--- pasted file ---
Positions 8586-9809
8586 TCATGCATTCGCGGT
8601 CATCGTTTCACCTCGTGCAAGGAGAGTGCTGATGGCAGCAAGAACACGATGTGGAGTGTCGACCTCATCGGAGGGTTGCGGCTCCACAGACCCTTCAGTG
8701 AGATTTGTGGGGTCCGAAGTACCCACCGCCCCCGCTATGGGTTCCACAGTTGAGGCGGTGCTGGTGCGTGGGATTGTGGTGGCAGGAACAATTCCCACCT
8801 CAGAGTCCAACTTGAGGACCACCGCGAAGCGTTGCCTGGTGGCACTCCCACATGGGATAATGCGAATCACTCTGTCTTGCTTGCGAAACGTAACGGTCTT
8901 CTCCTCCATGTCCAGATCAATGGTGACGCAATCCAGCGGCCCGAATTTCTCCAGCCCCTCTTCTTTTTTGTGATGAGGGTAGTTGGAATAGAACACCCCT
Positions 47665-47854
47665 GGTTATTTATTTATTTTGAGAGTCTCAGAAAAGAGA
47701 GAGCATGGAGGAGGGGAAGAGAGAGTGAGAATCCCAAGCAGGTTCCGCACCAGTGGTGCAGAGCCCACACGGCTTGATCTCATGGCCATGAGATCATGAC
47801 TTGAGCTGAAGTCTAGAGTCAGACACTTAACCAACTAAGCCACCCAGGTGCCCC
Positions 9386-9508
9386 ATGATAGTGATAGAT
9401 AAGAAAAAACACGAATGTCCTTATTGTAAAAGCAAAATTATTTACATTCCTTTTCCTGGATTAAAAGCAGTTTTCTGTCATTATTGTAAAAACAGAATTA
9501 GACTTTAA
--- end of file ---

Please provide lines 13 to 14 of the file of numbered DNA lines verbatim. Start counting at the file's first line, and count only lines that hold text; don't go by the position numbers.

9401 AAGAAAAAACACGAATGTCCTTATTGTAAAAGCAAAATTATTTACATTCCTTTTCCTGGATTAAAAGCAGTTTTCTGTCATTATTGTAAAAACAGAATTA
9501 GACTTTAA